Several climbing plants on one wall – is that possible? Can we create a multi-coloured wallgarden? Absolutely, as long as the plants like the same conditions and thrive side by side. It gets a little more complicated when the plants are to grow intertwined with each other on the same support system. Here we describe a few possible combinations.
Having plants grow side by side is definitely possible, be they woody perennials, herbaceous perennials or annuals. We know such combinations from display gardens, where for example various kinds of wine grapes and roses or similar grow happily next to each other.
However, one has to be aware of the growth vigour of all the plants, as some vigorous plants (Silver Lace Vine (Fallopia baldschuanica), Wisteria, Clematis vitalba) will easily overgrow and blanket others which are less vigorous. Also, pruning back the different plants with their individual requirements becomes a bit more tricky when their shoots have become intertwined. It is favourable to plant the plants in separate planting rings or well separated from each other in a planting strip. If there is only one planting hole available, it is best to keep the rootballs of the individual plants separated by root barriers.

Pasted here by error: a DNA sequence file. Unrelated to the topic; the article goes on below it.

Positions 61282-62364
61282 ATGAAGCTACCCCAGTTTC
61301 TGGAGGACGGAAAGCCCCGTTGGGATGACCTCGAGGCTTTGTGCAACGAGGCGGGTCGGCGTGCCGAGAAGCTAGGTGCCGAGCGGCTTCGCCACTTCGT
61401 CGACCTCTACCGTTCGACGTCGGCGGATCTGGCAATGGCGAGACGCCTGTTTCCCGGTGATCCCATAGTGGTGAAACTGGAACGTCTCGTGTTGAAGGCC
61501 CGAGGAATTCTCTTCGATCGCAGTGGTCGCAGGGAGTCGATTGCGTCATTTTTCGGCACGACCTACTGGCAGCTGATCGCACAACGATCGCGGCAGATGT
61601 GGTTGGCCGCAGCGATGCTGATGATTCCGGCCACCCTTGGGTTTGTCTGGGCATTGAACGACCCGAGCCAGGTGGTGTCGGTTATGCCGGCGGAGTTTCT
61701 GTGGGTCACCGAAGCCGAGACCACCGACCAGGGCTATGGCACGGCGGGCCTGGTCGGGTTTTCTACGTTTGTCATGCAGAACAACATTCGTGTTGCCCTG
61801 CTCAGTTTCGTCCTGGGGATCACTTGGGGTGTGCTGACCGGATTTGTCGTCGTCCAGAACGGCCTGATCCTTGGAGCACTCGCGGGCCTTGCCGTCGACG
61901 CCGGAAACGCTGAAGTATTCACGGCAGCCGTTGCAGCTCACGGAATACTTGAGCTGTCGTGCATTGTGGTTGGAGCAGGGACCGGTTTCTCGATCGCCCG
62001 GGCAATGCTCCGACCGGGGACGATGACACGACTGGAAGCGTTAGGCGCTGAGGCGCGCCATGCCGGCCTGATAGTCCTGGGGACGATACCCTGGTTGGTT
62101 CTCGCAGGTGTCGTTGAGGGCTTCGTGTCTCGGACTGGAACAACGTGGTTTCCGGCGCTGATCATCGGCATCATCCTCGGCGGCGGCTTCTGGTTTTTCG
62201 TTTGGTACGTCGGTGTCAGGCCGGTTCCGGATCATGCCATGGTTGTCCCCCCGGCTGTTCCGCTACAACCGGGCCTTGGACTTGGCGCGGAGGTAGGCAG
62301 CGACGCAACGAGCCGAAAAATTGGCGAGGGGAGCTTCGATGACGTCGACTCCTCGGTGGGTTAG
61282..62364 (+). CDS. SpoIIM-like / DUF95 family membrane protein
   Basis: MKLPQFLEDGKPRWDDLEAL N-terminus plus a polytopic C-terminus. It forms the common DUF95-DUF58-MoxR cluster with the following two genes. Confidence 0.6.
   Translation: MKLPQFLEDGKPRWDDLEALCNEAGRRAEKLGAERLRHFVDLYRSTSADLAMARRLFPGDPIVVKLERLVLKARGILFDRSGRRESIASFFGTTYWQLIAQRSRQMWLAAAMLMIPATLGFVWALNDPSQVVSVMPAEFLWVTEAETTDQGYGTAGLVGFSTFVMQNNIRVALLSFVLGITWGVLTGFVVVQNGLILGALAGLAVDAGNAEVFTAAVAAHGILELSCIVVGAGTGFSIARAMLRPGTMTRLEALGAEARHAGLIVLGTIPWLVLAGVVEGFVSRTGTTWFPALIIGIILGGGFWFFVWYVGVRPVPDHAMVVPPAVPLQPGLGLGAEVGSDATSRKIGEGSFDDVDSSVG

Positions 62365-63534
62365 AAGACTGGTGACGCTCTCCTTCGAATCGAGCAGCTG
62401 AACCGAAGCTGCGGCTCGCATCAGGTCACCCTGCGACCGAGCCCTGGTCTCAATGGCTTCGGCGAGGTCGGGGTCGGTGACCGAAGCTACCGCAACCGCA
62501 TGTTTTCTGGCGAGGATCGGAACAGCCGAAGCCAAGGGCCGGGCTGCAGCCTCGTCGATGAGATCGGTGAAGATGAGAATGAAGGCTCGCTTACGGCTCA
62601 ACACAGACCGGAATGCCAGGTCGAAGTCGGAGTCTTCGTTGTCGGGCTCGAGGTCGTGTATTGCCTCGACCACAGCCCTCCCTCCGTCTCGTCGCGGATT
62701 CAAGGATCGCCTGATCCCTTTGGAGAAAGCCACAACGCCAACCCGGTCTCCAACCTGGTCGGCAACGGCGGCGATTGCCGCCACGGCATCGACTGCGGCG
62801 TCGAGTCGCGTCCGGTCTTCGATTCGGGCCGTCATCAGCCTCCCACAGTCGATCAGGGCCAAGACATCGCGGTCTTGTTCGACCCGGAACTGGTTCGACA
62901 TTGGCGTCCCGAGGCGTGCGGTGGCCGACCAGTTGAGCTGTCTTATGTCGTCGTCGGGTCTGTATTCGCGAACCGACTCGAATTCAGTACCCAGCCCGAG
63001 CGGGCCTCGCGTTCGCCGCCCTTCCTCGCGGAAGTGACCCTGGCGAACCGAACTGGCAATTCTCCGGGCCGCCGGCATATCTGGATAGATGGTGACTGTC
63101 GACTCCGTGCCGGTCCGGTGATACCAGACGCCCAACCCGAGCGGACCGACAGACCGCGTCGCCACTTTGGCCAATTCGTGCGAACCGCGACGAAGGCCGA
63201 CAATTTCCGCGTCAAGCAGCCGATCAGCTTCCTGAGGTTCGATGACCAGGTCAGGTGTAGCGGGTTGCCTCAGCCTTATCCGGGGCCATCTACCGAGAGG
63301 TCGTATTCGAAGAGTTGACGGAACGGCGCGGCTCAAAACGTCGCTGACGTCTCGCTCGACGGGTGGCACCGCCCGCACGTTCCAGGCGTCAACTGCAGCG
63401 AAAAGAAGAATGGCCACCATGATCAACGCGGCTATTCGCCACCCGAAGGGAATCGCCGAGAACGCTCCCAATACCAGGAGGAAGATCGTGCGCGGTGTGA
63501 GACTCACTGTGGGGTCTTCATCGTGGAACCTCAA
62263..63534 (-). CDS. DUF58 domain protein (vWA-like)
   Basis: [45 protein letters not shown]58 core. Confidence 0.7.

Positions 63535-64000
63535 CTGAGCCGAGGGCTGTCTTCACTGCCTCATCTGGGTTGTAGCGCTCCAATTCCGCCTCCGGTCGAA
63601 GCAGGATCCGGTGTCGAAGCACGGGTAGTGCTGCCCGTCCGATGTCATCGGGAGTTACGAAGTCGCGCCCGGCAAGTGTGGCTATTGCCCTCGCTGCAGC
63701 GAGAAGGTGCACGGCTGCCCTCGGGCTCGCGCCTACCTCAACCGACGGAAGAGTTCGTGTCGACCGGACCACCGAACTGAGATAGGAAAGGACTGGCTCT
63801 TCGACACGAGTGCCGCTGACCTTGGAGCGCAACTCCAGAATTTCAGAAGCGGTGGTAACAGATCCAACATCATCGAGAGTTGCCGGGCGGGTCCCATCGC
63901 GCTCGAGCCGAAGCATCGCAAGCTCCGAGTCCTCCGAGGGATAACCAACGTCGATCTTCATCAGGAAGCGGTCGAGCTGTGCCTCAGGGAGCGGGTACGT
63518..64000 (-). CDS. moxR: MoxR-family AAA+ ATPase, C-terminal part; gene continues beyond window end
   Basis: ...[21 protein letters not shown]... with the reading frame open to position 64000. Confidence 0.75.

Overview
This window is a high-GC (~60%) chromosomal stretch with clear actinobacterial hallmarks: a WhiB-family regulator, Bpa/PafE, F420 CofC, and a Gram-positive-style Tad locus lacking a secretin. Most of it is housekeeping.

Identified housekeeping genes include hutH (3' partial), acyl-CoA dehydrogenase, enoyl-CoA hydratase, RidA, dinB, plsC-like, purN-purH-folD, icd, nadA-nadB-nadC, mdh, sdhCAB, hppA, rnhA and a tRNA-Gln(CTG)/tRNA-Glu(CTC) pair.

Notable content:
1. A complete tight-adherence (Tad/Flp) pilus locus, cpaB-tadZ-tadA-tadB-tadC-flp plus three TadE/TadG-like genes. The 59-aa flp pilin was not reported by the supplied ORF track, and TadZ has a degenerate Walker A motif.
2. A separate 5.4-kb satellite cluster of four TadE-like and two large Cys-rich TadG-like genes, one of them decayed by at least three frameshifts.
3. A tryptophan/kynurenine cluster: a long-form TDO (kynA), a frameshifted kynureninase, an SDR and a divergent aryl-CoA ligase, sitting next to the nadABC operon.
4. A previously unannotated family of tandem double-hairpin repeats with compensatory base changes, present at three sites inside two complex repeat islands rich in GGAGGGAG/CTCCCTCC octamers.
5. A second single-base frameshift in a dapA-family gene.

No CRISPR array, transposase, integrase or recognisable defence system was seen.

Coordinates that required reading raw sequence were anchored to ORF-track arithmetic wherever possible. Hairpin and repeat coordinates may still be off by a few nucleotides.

Some climbing plants have the most stunningly lush and dense foliage, yet their flowers are rather insignificant. For these climbers it makes sense to combine them with flowering plants. Favourites are the ivy (Hedera helix), Virginia creeper (Parthenocissus quinquefolia 'Engelmannii'), woodbine (Parthenocissus vitacea), Boston ivy (Parthenocissus tricuspidata) or the grapevine (Vitis vinifera), which are combined with flowering annuals. These can be grown in separate pots, watered and fertilised separately, removed yearly in late autumn and brought out again in spring for some new planting. Where large façades are greened with self-clinging climbers, flower boxes can add charming colour accents.
A much loved though not undisputed combination pair are the Clematis and climbing roses. However, annual climbers lend themselves very well for combinations. Here, the art lies in combining them so that their spectacular floral displays appear either at the same time or at different times...